Although dental procedures may not sound as scary as most other surgeries, you should always be careful any time anesthesia is involved. Be prepared for pain (or at least mild discomfort), bleeding, swelling, and possibly nausea, depending on the procedure and your body’s unique reaction to anesthesia and pain medication. To help things go as smoothly as possible, here are 14 things to avoid before and after any dental procedure.
- Do not drive after any procedure involving anesthesia (teeth pulling, root canal, implants, etc.)
- Do not eat or drink anything the morning of the surgery.
- Do not eat anything hard/crunchy (pretzels, chips, etc.) or chewy (steak, gum, etc.) for six to eight weeks after the procedure. Stick to soft foods (yogurt, broth, et.) that are rich in Vitamins A or C.
- Do not eat rich, fatty foods, as they may cause nausea.
- Avoid hot foods and drinks until the effects of the anesthesia have completely worn off. Otherwise you may burn yourself without realizing it.
- Do not drink alcohol or use a straw for at least the first 24 hours after oral surgery.
- Do not participate in any heavy lifting or strenuous exercise for at least 48 hours after the procedure, depending on how long it takes the swelling to go down.
- Do not use any full-strength mouthwash within the first week after the procedure, as mouthwashes contain alcohol, which inhibits healing. Warm salt water rinses are recommended.
- Do not chew anything until the effects of the anesthesia have completely worn off and you have regained full sensation in your tongue and cheeks – otherwise you risk biting your tongue and/or cheeks without realizing it.
- Do not eat rice, seeds, or anything else small enough to risk getting lodged in the surgical area.
- Do not eat for at least 2-3 hours after the procedure, in order to give the open wound(s) time to clot.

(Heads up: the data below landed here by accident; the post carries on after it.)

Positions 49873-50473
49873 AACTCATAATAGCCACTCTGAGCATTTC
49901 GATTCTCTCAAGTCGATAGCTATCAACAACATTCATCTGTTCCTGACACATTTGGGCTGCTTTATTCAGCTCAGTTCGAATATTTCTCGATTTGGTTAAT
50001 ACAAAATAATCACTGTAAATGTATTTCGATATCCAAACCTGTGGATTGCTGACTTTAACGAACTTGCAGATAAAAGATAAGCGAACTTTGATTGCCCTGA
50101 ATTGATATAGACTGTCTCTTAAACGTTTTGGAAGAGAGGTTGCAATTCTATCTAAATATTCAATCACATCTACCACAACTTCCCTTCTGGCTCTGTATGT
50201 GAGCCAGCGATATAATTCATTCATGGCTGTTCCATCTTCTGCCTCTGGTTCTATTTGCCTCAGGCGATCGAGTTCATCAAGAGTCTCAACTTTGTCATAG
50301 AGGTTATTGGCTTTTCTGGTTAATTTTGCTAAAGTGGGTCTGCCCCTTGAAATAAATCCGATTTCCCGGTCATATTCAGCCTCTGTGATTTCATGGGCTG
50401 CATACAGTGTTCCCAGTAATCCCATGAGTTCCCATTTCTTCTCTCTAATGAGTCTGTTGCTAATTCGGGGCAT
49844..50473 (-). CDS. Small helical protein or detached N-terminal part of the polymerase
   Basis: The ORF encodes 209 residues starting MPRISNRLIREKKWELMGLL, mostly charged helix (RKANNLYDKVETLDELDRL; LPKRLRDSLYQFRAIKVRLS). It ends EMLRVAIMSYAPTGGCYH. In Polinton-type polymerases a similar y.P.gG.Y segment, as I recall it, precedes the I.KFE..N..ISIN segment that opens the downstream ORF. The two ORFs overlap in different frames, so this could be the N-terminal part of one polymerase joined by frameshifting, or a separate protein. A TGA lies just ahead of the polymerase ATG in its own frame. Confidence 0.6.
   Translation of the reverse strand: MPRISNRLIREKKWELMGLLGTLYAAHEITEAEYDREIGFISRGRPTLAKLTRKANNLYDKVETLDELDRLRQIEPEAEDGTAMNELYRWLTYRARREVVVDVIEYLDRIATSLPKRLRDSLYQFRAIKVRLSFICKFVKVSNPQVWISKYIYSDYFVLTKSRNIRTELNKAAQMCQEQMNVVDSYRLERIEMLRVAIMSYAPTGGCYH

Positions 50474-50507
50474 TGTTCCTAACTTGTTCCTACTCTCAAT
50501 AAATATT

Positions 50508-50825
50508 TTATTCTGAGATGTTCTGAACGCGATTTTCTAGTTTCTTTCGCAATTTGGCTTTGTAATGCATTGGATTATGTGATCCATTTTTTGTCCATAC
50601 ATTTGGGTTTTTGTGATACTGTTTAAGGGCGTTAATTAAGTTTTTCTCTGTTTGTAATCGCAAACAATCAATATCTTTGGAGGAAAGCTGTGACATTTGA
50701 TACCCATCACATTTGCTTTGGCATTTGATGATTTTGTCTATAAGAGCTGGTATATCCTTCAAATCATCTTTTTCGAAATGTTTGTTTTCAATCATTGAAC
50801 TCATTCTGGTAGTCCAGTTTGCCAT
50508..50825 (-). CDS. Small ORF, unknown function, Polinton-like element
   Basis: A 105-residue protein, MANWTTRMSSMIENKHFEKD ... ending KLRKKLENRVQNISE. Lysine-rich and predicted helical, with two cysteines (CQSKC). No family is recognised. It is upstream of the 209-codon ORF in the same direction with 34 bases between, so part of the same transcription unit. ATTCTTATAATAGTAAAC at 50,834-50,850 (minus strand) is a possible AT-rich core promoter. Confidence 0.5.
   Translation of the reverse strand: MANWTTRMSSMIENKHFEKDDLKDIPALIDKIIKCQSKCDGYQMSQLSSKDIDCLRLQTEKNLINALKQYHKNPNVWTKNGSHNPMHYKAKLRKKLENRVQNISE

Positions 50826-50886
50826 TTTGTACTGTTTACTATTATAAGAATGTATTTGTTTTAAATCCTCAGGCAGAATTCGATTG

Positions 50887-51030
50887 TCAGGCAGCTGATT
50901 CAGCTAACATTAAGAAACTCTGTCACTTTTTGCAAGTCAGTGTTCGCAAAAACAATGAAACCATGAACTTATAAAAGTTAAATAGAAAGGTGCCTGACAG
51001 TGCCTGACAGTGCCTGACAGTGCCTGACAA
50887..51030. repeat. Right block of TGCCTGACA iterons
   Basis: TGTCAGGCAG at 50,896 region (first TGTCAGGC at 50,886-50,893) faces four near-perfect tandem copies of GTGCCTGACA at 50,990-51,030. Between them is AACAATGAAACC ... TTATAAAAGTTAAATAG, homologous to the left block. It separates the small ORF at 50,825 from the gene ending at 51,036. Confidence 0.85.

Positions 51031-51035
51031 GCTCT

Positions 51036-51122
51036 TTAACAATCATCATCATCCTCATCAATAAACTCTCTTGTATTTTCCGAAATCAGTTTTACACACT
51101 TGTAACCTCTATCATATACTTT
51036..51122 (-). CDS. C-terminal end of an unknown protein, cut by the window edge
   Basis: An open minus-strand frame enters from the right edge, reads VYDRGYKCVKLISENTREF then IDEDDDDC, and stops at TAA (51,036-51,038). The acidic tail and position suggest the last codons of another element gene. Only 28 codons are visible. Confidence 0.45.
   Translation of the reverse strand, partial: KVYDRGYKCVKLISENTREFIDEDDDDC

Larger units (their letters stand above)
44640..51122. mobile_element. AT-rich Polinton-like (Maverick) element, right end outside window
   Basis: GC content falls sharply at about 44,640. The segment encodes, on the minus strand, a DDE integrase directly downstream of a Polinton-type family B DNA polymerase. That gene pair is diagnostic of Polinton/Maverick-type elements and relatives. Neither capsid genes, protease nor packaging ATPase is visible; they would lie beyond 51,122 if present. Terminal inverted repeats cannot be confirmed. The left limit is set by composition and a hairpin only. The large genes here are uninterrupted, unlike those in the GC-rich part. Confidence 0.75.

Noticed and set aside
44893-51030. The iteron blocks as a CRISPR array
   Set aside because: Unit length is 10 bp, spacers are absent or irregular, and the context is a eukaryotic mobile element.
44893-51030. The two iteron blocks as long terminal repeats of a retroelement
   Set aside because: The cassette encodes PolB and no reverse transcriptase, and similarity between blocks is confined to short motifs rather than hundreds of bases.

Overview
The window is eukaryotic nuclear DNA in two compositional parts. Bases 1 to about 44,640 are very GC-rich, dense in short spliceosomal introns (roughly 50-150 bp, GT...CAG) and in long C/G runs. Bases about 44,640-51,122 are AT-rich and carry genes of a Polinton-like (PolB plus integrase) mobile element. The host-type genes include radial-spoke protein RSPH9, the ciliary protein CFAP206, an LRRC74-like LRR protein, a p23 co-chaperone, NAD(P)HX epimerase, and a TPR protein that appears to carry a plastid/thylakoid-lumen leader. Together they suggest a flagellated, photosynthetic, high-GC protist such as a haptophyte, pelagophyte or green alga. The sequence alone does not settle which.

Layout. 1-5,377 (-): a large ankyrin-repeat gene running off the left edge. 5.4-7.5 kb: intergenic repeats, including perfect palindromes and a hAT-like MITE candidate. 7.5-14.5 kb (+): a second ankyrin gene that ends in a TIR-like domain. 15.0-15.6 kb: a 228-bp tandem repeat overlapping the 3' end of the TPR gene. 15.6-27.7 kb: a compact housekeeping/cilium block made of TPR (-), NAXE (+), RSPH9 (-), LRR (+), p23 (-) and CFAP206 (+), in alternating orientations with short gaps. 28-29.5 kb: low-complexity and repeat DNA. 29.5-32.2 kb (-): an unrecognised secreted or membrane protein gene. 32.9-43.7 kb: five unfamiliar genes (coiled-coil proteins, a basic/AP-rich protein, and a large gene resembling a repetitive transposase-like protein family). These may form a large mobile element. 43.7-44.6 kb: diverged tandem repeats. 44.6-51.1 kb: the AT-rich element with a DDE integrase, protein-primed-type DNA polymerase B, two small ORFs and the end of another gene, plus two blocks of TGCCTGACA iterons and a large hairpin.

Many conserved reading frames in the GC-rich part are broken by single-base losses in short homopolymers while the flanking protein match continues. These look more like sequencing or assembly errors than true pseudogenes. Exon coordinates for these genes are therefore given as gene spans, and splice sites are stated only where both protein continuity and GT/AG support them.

- Do not smoke (preferably ever, but at least one week after the procedure) because the suction involved increases bleeding and the nicotine and tar can stop the blood from clotting and the wound(s) from healing.
- Do not change or remove the gauze pads for at least one hour after the procedure.
- Do not rinse or brush vigorously after the procedure or poke the area with your finger or any objects. You should gently brush your teeth, but be careful to avoid the affected area(s) as much as possible.
These are all general guidelines you can follow with almost any dental procedure, but every procedure and every body is different. You may have certain unique problems appear after surgery that don’t bother anyone else and/or you might not experience some of the post-procedure symptoms that are common in many other patients. Stay aware of your body and note anything unusual, especially if it persists. Notify your dentist if anything seems off and it isn’t going away, especially if it looks like the site isn’t healing as well or as quickly as it should.
Dr. Oller is always here to answer your questions. You can contact her here. And as she always says…